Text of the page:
Crashes Caused by Failing to Attend to the Road

The term “distracted driving” is popular these days. But what do we really mean when we use the term? Are people who try to text and drive, or who try to dial a phone while driving, simply the innocent victims of a computer processor based device that someone stuffed into their pockets? Are the choices that a driver makes to stop paying attention to the road and start playing with an electronic device simply inadvertent mistakes?

A failure to attend to the roadway ahead doesn’t just sneak up and pounce on you like a lion or tiger hiding in the grass. You have to choose to remove your attention from the roadway and decide to endanger yourself and others. Such decisions may not seem like decisions at all, but they are indeed conscious decisions.

I would suggest that the first and best way to stop distracted driving, is to recognize that you have to consciously choose to do it or not do it. In 2014, 3,129 people were killed in crashes linked to distracted driving, with texting and cell phone usage being a primary distraction. These 3,129 people did not die because a cell phone killed them. They died because a person killed them. A person who consciously decided to take their eyes off the road while keeping their foot on the accelerator.

Most states, including Indiana, ban texting while driving. Yet, despite the existence of a law, people still text and drive. If people understood that doing so was no different than consciously deciding to put a blindfold on and drive, the odds would be much higher that they would stop the activity. The electronic device is not the culprit — the mindset that permits the driver to think, “It’s okay for me to look at the device while driving” is the culprit. But, driving blind while not attending to the road ahead is not okay. It never has been ok.

For as long as people have been driving automobiles, crashes have occurred due to a conscious choice to fail to attend to the roadway. A classic case that comes to mind is a case I tried in 2004 involving a fatal crash on the Indiana Toll Road. A semi truck driver who caused the crash had a map open on the seat next to him and admitted that he took his eyes off the road for between 6 and 10 seconds to look at the map. … This was before GPS navigation systems were prevalent. There was nothing wrong with having a map. There is nothing wrong with having a cell phone. But, when you are driving, whether it’s a map or a cell phone that is attempting to grab a hold of your eyes and blind you to the task of safely operating a huge machine at high speed in the proximity of other high speed machines, full attention must be given to the highway. Drivers should not be reading maps, magazines or newspapers (or texting or dialing phones) while driving. Simply put, drivers should be driving.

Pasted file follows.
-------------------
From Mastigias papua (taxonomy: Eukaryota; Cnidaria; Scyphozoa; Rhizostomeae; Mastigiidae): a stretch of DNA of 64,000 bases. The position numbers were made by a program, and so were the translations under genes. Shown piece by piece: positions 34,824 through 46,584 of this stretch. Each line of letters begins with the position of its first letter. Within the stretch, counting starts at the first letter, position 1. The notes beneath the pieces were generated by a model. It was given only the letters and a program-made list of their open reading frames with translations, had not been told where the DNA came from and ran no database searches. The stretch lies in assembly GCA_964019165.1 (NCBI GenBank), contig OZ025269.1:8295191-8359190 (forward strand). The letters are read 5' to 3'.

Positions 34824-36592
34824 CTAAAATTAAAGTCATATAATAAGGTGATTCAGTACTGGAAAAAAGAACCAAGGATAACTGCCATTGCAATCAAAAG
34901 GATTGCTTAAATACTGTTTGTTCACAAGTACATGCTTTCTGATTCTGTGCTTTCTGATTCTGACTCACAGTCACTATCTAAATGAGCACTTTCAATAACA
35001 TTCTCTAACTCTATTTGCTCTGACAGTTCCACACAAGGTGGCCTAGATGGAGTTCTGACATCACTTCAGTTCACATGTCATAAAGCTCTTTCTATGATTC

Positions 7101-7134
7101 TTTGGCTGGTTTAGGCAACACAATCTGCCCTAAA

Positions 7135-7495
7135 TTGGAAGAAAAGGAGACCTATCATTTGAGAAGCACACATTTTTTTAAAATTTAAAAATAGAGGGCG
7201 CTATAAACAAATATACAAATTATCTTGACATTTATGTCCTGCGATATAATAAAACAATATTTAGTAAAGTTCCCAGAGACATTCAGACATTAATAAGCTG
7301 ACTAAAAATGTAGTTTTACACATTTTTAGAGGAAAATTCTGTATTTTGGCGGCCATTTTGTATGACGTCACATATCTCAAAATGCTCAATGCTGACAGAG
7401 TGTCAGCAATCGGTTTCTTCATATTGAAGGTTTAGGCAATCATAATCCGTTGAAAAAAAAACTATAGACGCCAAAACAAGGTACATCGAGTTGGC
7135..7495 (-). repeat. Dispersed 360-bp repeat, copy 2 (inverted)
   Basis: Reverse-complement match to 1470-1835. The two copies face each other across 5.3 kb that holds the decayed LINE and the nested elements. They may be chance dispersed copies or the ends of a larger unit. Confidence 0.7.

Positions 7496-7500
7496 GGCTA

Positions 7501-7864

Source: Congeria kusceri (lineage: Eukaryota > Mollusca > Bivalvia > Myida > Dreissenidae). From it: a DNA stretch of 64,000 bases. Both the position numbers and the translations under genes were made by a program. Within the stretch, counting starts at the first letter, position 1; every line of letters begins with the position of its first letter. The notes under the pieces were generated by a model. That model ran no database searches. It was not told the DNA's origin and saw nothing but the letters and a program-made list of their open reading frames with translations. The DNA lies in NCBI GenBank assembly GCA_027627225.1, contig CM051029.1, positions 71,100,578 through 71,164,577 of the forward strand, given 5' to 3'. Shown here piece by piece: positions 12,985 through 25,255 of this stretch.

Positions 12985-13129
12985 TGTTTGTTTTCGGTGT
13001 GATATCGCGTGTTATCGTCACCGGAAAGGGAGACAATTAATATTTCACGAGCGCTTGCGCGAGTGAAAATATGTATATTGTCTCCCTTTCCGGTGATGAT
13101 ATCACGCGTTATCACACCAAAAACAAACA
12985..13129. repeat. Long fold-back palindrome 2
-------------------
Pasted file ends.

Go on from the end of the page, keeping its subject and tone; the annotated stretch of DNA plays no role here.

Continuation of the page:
Even if a map started beeping at you inviting you to pick it up and be distracted by it, it is your job as the driver to ignore it. The best choice when your map starts beeping at you is to pull off and look at it while you are safely parked. Even though a beeping map would be quite the novelty, it would be irresponsible to allow yourself to be tempted to look at it while driving.

In short, texting and using a cell phone while driving creates a visual distraction (just like a map or magazine) that causes drivers to take their eyes off the road and onto the screen of their mobile device. Diverting attention from the road for just a few seconds can be fatal. On average, texting drivers take their eyes off the road for 4.6 seconds.  At 55 miles per hour, that is equivalent to traveling about the length of a football field—without looking at the road. Would you ever consciously close your eyes for 4.6 seconds and drive down the road blind? Realize that texting and using a cell phone creates a physical distraction, such that doing it while driving (eyes off the road and hands off the wheel in order to reach for a device, type a text, or hold onto the device) is as dangerous as closing your eyes or wearing a blindfold.

Say you decided to drive with your eyes closed for 4.6 seconds at 55 mph. Would you definitely crash the instant you tried it? Maybe not if the road were perfectly straight and level, but the odds of crashing would go through the roof wouldn’t they? Statistically, for truck drivers who text while driving, the risk of a crash, near-crash, or unintentional lane deviation increases 23.2 times.

For truck drivers and drivers of other commericial motor vehicles (CMV), the Federal Motor Carrier Safety Administration has created rules, going further than many state bans on texting while driving—they also prohibit any cell phone usage while driving.  Period.  This means CMV drivers should not be reaching for or holding a cell phone in order to talk to someone on the phone while driving.  Truck drivers should not attempt dialing a phone number to place a call on a cell phone while driving if it would require pressing more than one button.  Basically, if a CMV driver wants to talk on a mobile phone while driving, it must be done using a hands-free device that incorporates an earpiece or speaker phone, and is either voice-activated or only requires pressing a single button to place, answer, and end calls.  Do these rules make sense even if you are driving a 3 ton 4-wheeler at 55 mph, instead of a 60 ton 18 wheeler? That is a question that only you can answer.


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